I'm also saying that instead of focusing how the amount of food you eat, focus on the quality and nutritional value of what you eat.

Yep, you could just "eat less and move more", but, reference my opening paragraphs, that only holds up for so long.  Need I also reference the myriad of weight loss reality TV shows which had people doing just that, which gave short term success, but long term misery when all the participants gained all the weight back and then some?


What you think is nutritious might not be as healthy as you think.

  1. Fruit is NOT a  substitution nor is it on an equal footing as legumes and leafy greens.  There is a reason diabetics have to be careful with fruit consumption.  It's a sugar.
  2. Bread and grains - even whole grains - don't need to be consumed in huge quantities.
  3. You need complete protein every four hours, roughly 20-30g PER MEAL.
  4. Dairy is NOT a "food group" and is a poor protein option.  Every single person I know who relies on dairy as a protein source has trouble losing midsection fat.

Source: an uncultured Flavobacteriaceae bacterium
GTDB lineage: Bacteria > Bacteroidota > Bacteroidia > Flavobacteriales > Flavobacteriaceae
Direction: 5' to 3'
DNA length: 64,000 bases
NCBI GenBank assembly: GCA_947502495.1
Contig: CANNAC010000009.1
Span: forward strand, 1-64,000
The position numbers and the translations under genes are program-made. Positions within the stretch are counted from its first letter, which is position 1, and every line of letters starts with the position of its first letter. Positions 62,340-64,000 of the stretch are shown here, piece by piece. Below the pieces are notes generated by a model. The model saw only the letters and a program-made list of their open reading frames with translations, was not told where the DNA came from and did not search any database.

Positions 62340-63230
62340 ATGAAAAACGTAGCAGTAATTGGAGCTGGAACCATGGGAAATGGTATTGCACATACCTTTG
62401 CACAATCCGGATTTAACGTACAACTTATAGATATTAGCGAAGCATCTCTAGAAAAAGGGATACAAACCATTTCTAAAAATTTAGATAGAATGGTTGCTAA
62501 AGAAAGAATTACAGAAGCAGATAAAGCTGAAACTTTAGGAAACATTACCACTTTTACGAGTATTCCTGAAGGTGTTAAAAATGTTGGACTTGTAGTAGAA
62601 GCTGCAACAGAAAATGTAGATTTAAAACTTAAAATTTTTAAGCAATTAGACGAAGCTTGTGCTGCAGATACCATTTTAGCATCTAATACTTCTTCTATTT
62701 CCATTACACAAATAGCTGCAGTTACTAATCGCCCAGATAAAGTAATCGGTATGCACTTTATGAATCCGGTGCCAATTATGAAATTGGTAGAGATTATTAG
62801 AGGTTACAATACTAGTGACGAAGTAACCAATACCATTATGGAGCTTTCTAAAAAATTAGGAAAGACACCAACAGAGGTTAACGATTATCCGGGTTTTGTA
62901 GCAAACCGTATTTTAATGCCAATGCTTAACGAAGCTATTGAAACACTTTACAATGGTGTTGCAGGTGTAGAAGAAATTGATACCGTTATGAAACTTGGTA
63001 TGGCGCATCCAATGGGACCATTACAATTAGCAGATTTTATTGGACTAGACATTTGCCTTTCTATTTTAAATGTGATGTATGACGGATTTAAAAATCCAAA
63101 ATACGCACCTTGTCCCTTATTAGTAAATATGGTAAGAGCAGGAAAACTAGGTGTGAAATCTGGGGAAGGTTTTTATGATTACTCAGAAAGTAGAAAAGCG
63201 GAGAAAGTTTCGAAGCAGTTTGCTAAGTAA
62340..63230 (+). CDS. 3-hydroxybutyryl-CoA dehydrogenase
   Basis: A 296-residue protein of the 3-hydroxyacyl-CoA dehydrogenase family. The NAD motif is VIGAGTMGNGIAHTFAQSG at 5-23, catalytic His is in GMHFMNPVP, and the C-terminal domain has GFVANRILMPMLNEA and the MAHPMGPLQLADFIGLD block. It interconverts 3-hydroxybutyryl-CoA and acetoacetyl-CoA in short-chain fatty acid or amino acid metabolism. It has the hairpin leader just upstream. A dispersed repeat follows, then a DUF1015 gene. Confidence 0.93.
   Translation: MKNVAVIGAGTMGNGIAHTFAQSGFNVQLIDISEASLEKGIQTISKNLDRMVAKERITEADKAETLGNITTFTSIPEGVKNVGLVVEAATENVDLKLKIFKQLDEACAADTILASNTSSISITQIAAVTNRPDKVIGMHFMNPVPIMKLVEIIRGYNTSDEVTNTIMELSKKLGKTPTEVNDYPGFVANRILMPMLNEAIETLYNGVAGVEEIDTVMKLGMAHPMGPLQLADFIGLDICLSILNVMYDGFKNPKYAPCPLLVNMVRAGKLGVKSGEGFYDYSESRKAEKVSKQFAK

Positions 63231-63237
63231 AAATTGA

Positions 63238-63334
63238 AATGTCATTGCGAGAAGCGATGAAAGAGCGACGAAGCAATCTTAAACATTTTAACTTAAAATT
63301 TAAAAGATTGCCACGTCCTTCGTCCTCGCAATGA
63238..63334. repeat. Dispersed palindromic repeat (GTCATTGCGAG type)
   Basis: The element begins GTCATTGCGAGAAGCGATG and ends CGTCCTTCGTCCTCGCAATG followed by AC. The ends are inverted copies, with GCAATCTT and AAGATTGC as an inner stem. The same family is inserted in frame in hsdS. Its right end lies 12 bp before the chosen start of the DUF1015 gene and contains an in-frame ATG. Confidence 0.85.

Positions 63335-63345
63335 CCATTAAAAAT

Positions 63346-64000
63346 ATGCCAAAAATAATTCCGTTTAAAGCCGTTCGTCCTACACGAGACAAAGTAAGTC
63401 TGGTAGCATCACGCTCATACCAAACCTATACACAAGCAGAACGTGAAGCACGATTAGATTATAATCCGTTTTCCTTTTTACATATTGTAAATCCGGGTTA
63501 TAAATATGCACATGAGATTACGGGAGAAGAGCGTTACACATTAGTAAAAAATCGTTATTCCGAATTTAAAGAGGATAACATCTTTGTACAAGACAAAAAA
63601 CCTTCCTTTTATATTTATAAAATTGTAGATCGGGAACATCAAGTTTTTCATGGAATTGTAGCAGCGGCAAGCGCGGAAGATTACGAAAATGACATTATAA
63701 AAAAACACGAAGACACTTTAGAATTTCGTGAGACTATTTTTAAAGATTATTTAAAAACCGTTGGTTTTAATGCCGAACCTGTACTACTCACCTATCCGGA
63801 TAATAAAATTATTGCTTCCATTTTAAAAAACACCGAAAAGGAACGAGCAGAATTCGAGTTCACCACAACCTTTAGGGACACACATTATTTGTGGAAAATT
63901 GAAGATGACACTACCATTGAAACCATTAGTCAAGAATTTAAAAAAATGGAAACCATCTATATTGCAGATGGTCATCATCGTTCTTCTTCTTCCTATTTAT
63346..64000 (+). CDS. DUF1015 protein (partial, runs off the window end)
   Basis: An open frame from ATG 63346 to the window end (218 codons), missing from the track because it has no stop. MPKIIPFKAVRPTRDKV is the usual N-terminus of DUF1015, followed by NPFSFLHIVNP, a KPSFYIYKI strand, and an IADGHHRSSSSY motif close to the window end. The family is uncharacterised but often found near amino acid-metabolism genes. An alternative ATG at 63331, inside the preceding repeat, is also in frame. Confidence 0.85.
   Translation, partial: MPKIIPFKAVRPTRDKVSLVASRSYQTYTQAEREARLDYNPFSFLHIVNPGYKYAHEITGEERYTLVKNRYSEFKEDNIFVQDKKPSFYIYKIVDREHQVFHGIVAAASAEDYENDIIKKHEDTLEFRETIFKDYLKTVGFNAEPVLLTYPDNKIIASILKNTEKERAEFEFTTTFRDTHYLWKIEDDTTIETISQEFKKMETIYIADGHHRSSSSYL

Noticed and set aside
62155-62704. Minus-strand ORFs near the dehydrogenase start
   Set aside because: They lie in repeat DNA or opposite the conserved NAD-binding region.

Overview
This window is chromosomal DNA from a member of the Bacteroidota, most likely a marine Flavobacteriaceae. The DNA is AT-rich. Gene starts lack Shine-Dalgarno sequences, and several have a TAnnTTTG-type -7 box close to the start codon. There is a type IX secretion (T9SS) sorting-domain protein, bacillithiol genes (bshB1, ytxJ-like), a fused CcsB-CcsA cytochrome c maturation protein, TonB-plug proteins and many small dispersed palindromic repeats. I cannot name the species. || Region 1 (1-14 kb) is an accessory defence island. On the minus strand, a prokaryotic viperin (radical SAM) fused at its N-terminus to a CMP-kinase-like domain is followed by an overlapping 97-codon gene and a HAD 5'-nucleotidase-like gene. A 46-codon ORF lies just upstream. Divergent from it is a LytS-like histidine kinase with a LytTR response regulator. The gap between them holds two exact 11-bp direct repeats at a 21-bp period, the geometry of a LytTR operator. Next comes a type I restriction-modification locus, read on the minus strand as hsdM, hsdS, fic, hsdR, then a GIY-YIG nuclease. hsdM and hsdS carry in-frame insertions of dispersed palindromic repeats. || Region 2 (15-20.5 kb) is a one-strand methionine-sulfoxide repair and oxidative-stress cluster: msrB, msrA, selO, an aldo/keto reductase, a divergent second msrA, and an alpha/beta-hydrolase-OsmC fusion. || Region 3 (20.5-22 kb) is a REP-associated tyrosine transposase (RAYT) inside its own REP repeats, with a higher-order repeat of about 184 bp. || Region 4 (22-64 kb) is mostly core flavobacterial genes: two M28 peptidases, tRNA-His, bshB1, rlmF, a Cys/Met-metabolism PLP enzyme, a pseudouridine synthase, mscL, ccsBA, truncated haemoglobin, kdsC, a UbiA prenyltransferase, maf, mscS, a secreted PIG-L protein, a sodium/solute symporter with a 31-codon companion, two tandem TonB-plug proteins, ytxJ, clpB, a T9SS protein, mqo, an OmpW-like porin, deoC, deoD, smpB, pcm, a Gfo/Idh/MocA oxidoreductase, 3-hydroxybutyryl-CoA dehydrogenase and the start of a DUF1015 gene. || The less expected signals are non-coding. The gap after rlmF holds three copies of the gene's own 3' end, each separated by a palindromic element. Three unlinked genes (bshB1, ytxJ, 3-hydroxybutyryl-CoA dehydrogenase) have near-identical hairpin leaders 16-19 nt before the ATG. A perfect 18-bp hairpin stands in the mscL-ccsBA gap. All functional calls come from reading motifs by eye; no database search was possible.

5. Power bars and energy bars are not an appropriate long-term solution.  Yes, I know I did a whole article about them.  Some days you need to choose your poison, but please - do not rely on any kind of store-bought power bar or energy bar as part of your long-term nutrition strategy.
  6. Honey, agave, and maple syrup are all still forms of SUGAR, and in some cases, have MORE sugars per tablespoon than refined or brown sugar.

Instead, let's start looking at just a few of the many other factors involved in improving body composition (ie. losing fat and gaining muscle).

  1. Muscle mass.
  2.   This one is promoted by the fitness industry a lot.  And while it's true that more muscle = a higher metabolism, it's honestly fairly negligible.  There are many other very good reasons to increase functional muscle mass, but put "higher metabolism" low on the list.
  3. Metabolic response following strength training.

  Protein synthesis happens for up to 48 hours following the right kind of resistance training.  I say "the right kind" because doing a few push ups, a few crunches, and some air squats isn't going to do much for your metabolic response.  You need a program that works all your big muscle groups and makes you tired after 3-5 repetitions of the same exercise.  If you don't know where to start, take a look at my 6 Weeks 2 Strong course, or contact me to chat about what kind of training would be best for you.